The ecological revolution of the second half of the twentieth century demolished the fiction of human self-sufficiency. True, each individual draws mental and physical support from society and from the artifacts provided in the built environment, but the social context to be vital must also include the life-supporting processes of the world, of natural ecosystems.
Human culture may improve the efficiency of the extraction of materials and energy from Nature, but it is not itself the materials and energy. The community may provide meal tickets for human banqueting, but it is not itself the sustenance. The "socio-economic environment," considered of foremost importance, is in fact attached by the umbilical cord of technology to the planet's vital processes. It is dependent on them and functionless without them. The economy, supported by the Ecosphere and its sectoral ecosystems, will soon be dead unless Sustainable Environment attracts more attention than Sustainable Development.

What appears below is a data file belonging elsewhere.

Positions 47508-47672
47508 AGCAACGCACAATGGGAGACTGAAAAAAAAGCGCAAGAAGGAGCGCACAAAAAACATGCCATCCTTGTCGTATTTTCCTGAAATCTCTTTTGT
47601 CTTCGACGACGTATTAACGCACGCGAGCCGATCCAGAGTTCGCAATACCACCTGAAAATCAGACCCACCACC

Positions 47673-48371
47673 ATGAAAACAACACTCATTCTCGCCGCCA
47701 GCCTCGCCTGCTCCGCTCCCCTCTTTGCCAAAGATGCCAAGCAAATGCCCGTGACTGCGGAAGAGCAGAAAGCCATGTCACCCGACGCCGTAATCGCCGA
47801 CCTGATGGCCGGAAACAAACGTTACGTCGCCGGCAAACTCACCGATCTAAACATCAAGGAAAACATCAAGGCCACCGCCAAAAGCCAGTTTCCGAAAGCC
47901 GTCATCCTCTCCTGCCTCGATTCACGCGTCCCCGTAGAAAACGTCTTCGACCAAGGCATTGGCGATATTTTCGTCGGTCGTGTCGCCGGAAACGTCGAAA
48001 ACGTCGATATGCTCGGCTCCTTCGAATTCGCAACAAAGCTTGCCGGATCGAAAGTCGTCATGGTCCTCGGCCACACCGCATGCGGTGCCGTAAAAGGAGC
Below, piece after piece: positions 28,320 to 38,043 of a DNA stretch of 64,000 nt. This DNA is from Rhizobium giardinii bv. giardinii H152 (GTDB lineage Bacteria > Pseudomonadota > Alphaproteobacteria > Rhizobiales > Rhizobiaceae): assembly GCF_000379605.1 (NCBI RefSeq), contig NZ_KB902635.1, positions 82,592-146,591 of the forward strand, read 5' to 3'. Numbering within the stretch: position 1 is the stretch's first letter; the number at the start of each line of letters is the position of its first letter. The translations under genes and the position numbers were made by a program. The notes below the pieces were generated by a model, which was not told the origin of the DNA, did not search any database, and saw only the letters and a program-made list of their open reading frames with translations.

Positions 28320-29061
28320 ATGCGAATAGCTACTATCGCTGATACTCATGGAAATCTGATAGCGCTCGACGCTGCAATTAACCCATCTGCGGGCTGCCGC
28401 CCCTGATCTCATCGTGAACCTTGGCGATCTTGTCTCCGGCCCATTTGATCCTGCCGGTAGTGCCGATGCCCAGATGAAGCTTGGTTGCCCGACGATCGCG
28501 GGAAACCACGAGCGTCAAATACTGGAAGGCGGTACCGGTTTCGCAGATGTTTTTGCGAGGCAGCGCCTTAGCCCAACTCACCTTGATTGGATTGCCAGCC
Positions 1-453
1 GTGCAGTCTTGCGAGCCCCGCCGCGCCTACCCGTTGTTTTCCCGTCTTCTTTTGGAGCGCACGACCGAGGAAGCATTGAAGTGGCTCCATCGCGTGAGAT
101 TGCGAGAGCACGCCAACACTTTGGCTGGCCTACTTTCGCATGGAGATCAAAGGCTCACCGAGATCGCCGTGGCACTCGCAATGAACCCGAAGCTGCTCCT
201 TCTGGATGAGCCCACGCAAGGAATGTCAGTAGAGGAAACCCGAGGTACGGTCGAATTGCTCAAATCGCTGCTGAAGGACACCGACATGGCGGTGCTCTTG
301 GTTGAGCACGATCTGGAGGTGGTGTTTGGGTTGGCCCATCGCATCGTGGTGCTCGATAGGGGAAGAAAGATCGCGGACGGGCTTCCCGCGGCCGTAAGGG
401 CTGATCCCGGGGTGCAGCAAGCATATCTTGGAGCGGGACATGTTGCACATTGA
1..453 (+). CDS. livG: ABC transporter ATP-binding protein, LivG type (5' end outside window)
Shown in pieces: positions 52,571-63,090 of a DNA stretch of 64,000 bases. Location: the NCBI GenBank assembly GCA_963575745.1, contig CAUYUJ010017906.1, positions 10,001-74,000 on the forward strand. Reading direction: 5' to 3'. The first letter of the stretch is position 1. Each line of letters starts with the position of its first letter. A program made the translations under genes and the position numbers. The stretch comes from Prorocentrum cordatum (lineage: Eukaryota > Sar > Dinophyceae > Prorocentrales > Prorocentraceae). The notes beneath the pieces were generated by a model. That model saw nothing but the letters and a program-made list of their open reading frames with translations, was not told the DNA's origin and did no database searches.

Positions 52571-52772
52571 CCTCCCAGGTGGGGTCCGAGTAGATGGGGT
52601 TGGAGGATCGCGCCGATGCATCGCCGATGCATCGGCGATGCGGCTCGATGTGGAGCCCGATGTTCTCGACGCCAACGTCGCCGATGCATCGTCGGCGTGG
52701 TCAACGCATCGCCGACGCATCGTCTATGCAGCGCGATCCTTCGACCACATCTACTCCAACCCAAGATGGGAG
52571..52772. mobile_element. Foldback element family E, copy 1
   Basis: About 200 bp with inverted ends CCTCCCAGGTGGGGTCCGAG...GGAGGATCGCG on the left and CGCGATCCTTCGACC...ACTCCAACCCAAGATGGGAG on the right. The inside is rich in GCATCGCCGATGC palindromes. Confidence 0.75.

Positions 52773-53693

Populations and communities and cultures are not integrated levels-of-organization because they omit, in concept and in fact, the matrices that confer substantiality. If those binding and supporting matrices of Nature are added, then populations, communities and cultures are transfigured into substantial ecological systems--into ecosystems.
In order to be consistent with the nature of the organisms that "environment" surrounds, the latter must be as tangible as they but at a more inclusive level-of-organization. This higher level is the definition of an ecosystem, i.e. all the biota within a given volume of World-space integrated with that World-space.
Common language obscures this logic by presenting populations, communities, societies--all of which are non-volumetric taxonomic categories--as if they were substantial entities equivalent in status both to volumetric organisms and to the three dimensional ecosystems that encase organisms. They are not. The categories are as different as the abstract species Homo sapiens and an honest-to-God wise human. Further, a false tangibility is frequently granted to the ideas that hold human populations and communities together.